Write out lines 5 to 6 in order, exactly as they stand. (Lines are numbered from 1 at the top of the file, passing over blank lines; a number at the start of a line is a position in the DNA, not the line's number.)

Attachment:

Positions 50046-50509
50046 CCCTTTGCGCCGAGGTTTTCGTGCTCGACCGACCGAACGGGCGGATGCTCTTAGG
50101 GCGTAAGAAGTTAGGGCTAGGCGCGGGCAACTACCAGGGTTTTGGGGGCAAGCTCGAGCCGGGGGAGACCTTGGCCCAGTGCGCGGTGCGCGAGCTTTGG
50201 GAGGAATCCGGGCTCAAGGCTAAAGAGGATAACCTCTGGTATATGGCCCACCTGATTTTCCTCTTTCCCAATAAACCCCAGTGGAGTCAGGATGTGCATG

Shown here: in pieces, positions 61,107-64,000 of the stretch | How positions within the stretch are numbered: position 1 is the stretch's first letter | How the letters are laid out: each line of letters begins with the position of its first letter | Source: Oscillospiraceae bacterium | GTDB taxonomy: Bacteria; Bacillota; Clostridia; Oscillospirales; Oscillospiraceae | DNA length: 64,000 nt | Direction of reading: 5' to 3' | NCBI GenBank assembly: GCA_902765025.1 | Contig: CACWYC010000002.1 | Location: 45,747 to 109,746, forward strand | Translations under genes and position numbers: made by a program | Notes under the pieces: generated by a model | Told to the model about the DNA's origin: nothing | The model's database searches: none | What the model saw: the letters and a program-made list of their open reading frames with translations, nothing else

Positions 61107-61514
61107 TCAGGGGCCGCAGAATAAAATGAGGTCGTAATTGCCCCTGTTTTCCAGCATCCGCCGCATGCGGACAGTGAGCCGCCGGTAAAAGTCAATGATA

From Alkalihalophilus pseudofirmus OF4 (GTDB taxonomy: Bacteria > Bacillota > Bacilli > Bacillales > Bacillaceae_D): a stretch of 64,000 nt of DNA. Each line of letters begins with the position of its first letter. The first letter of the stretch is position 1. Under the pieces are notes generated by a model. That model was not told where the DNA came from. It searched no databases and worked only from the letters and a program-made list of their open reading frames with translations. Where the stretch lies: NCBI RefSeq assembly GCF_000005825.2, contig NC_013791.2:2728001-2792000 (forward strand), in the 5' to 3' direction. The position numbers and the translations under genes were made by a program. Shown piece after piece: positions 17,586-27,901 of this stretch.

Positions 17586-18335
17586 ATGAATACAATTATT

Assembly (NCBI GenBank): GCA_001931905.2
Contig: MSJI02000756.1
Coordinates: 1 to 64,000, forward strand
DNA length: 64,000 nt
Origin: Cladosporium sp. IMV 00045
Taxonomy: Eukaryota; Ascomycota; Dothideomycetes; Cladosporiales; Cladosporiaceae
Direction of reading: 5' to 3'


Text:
Shown here: in pieces, positions 61,107-64,000 of the stretch | How positions within the stretch are numbered: position 1 is the stretch's first letter | How the letters are laid out: each line of letters begins with the position of its first letter | Source: Oscillospiraceae bacterium | GTDB taxonomy: Bacteria; Bacillota; Clostridia; Oscillospirales; Oscillospiraceae | DNA length: 64,000 nt | Direction of reading: 5' to 3' | NCBI GenBank assembly: GCA_902765025.1 | Contig: CACWYC010000002.1 | Location: 45,747 to 109,746, forward strand | Translations under genes and position numbers: made by a program | Notes under the pieces: generated by a model | Told to the model about the DNA's origin: nothing | The model's database searches: none | What the model saw: the letters and a program-made list of their open reading frames with translations, nothing else

Positions 61107-61514